Search Swinburne Research Bank
Please use this identifier to cite or link to this item: http://hdl.handle.net/1959.3/192580
- Quality of terminal care: salient indicators identified by families
- Kristjanson, Linda J.
- This study was the second phase of a three phase project designed to develop and test a tool to measure family satisfaction with terminal care. The first phase was a qualitative study that identified indicators families of terminally ill cancer patients perceived to be important to patient and family care. In Phase II a Q-Sort was administered to 210 family members from three different care settings to obtain relative rankings of the items identified in Phase I. Items most and least important to patient care and family care were identified for the total sample and for each care setting. Patient comfort, the need for information regarding the patient's illness, and the availability of a hospital bed were ranked as most important by the total sample. The extent of agreement among family members and within care settings was estimated using Kendall's coefficient of concordance. Demographic variables that were significantly related to item rankings are reported. Phase III will use the most salient items identified in Phase II to develop and test a scale to measure family satisfaction with terminal care.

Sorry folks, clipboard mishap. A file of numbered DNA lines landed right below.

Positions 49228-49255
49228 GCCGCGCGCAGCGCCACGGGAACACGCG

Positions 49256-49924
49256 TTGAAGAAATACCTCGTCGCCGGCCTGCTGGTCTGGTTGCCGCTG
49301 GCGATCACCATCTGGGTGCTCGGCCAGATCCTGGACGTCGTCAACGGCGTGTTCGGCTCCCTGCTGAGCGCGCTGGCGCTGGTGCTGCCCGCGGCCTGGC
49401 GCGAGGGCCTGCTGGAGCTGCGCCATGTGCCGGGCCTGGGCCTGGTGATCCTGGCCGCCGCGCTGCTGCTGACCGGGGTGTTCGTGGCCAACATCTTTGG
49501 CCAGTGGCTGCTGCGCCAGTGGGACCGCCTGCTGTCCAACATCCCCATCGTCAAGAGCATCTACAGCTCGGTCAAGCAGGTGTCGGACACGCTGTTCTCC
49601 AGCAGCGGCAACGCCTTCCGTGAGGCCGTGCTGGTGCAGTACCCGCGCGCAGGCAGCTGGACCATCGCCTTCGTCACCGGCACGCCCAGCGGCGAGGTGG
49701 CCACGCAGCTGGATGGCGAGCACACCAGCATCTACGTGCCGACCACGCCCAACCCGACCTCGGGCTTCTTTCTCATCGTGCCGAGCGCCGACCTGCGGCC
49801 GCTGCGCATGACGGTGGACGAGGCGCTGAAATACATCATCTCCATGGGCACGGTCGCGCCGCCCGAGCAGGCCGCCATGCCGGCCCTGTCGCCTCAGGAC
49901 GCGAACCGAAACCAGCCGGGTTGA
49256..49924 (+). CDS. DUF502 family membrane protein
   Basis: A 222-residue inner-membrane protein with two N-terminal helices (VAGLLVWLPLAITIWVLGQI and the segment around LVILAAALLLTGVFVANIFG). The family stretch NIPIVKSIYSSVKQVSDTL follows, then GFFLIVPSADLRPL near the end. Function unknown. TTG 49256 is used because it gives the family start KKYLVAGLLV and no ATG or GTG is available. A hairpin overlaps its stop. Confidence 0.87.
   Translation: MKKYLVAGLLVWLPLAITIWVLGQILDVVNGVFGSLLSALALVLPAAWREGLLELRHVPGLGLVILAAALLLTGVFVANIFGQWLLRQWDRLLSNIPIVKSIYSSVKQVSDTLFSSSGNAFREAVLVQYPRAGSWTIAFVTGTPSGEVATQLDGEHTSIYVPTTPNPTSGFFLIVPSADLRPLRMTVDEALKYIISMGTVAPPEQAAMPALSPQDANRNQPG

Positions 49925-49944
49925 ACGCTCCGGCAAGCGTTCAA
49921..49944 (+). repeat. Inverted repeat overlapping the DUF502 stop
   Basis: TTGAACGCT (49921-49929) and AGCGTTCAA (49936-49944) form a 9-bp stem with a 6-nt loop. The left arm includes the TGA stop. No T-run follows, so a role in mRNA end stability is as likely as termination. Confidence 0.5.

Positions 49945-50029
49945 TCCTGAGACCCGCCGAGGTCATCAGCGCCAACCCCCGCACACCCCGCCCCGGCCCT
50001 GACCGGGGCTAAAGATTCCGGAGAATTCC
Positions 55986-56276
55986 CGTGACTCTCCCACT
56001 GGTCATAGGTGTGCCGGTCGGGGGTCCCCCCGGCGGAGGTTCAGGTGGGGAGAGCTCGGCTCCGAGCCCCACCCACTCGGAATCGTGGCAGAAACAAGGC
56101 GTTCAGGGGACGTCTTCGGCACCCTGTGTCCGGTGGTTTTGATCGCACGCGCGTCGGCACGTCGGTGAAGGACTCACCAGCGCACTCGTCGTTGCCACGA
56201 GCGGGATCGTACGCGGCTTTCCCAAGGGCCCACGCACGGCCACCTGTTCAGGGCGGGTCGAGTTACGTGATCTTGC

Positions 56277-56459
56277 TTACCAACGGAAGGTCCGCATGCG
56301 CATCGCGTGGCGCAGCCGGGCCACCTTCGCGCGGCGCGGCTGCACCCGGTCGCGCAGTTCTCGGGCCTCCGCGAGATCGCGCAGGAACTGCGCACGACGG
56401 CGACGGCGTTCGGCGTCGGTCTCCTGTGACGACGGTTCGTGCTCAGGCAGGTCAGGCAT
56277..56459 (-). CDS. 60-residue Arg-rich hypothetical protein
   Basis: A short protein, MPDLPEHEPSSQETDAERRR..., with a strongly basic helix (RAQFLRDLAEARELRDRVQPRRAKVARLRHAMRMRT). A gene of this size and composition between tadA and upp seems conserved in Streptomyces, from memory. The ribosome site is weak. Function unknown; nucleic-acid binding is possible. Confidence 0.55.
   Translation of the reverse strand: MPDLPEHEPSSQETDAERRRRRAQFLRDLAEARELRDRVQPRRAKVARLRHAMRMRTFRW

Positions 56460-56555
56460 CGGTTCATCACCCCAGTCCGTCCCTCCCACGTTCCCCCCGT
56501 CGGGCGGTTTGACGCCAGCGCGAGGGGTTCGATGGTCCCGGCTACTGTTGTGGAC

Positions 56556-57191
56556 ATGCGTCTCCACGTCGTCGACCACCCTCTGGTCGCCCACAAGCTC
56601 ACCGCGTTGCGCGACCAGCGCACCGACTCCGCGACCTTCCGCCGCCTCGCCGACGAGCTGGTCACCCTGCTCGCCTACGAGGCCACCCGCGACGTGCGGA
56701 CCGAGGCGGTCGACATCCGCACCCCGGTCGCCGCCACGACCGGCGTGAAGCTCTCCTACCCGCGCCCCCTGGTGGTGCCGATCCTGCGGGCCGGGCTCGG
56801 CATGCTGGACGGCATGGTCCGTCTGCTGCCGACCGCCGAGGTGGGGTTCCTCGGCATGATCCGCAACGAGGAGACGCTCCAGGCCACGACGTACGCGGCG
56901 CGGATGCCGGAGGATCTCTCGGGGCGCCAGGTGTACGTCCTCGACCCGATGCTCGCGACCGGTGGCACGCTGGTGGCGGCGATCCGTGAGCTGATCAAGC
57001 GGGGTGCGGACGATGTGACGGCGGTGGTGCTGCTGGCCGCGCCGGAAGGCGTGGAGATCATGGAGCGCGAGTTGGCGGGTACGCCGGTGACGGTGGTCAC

- Publication type
- Journal article
- Journal of Palliative Care, Vol. 5, no. 1 (Sep 1989), pp. 21-30
- Publication year
- FOR Code(s)
- 1117 Public Health and Health Services
- Attitude of health personnel; Consumer satisfaction; Family; Health care quality; Human relation; Middle age; Neoplasm; Nursing; Professional-family relations; Quality of health care; Terminal care
- Centre for Bioethics, Clinical Research Institute of Montreal
- Publisher URL
- Copyright © 1989 Centre for Bioethics, IRCM.
- Peer reviewed